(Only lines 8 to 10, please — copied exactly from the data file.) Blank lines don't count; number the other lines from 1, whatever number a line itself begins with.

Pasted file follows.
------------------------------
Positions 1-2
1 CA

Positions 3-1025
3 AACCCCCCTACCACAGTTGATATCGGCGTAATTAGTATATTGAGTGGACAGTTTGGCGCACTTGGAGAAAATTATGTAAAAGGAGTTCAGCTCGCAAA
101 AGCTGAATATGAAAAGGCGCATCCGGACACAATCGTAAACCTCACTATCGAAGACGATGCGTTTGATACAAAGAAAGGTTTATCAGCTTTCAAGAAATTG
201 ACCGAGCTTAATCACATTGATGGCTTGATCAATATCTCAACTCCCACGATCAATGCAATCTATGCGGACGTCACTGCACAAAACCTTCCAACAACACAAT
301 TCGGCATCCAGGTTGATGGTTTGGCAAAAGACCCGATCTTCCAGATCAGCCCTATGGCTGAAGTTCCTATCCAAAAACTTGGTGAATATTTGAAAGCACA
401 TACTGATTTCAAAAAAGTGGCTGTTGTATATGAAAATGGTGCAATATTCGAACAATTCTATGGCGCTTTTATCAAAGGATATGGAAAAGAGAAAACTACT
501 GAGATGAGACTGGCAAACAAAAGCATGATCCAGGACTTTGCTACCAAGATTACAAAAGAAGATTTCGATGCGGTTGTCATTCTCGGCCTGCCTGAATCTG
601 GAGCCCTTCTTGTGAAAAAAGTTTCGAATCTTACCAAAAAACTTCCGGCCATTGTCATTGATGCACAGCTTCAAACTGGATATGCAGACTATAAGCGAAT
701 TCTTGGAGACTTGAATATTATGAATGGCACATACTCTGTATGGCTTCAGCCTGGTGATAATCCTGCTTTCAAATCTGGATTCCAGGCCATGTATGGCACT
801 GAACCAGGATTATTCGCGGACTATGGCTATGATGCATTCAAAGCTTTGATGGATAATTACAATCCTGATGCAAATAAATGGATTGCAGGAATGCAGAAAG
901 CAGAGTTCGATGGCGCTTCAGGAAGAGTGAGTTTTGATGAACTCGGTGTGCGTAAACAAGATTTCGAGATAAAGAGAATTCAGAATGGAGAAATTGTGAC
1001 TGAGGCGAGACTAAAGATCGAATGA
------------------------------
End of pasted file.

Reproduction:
401 TACTGATTTCAAAAAAGTGGCTGTTGTATATGAAAATGGTGCAATATTCGAACAATTCTATGGCGCTTTTATCAAAGGATATGGAAAAGAGAAAACTACT
501 GAGATGAGACTGGCAAACAAAAGCATGATCCAGGACTTTGCTACCAAGATTACAAAAGAAGATTTCGATGCGGTTGTCATTCTCGGCCTGCCTGAATCTG
601 GAGCCCTTCTTGTGAAAAAAGTTTCGAATCTTACCAAAAAACTTCCGGCCATTGTCATTGATGCACAGCTTCAAACTGGATATGCAGACTATAAGCGAAT